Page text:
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Crucian Carp Conservation Project

November 19, 2019

The crucian carp - not something that is instantly associated with the British countryside, but this little slab of gold is our only native carp and one which we need to help protect. Unlike other species of carp which most of us are familiar with (common, mirror, leather and grass), the crucian is much smaller and much more secretive.

 

Carp arrived on British shores in the 1600s. They were reared in monastery ponds for food - the Friday fish of the monks. The carp eventually escaped from the monastery ponds into other waterways, leading to interspecies breading of crucian carp and native carp, which has now resulted in us losing the true, hardy and disease resistant crucian. 

 

The crucian has an amazing ability to survive in the harshest of northern hemisphere weather - this is one of the main reasons it needs protecting. With other species of carp becoming increasingly popular to stock in lakes and ponds, our native crucian is now an endangered species.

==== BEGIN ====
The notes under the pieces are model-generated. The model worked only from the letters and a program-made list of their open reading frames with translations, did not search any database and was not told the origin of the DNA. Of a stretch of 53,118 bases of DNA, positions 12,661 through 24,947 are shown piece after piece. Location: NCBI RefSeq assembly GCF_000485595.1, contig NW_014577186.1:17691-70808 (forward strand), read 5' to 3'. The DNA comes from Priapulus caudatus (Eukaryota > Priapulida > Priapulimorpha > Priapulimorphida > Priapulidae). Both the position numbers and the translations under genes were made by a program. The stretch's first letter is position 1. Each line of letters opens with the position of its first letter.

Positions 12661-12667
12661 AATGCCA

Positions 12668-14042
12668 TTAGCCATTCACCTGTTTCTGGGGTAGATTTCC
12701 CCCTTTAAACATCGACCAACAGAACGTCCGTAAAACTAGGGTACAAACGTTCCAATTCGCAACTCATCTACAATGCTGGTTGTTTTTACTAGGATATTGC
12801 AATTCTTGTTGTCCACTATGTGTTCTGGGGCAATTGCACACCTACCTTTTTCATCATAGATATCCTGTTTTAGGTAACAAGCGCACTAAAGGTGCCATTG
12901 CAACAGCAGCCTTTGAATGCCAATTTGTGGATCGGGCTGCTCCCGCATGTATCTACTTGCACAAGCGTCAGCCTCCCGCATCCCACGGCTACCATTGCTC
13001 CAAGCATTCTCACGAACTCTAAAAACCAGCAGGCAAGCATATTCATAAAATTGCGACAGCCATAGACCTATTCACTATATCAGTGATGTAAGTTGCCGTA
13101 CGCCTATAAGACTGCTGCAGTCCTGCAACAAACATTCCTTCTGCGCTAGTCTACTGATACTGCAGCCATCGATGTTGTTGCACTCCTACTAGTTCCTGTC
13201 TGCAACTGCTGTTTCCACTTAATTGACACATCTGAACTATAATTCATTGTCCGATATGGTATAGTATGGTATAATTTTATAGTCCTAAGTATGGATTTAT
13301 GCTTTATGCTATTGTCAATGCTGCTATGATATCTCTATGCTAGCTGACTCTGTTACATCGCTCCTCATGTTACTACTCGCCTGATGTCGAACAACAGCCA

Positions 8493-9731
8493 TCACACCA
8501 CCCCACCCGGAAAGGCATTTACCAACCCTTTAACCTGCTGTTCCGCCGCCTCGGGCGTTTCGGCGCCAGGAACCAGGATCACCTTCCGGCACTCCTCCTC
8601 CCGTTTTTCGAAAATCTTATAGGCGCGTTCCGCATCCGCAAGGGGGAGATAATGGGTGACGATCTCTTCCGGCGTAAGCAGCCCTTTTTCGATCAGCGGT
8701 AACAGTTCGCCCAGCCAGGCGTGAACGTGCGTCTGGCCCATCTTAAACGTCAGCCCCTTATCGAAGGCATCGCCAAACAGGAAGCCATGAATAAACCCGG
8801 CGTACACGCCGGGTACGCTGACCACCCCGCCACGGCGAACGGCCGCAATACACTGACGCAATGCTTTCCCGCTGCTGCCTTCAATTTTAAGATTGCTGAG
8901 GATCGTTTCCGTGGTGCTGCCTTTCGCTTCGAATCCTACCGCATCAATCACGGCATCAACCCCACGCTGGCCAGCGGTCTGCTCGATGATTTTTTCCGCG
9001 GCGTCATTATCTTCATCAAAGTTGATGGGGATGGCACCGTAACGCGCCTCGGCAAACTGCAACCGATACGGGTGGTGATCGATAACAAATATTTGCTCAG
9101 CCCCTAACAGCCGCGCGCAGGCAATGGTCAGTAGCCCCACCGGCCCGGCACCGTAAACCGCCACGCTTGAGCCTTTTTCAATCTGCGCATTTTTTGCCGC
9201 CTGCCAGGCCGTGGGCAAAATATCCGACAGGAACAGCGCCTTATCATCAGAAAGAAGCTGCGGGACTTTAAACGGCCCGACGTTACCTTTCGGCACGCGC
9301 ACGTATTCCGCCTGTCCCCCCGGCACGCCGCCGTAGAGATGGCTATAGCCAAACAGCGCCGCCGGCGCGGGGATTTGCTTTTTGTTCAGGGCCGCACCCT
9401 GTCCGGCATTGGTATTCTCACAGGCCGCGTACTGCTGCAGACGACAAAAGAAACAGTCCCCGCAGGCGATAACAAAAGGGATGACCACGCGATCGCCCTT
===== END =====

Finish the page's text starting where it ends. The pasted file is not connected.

The Crucian Carp Conservation Project (CCCP) has been set up in association with The Environment Agency, Natural England and DEFRA in order to try and project the species. Funnily enough, the CCCP does not fall into Wales. However, we have taken it upon ourselves to dedicate one of our three pools to the protection of crucian carp.

 

Covered with lillies, reeds, and deep holes, and fed by a natural spring, the bottom pool is the perfect environment for the crucians. In order to create a balanced ecosystem, we have also introduced green tench to the pool as well. Tench are known as doctor fish and have an ability to heal other fish by rubbing their antibiotic slime onto neighbouring fish. 

 

We are confident that the crucians and the tench will get on well in their new home. We will be keeping you updated on the progress and fingers crossed, in the springtime we might be luckily enough to have some baby crucians and tench! 

 

 

 

 

 

 

 

 

 

 

 

 

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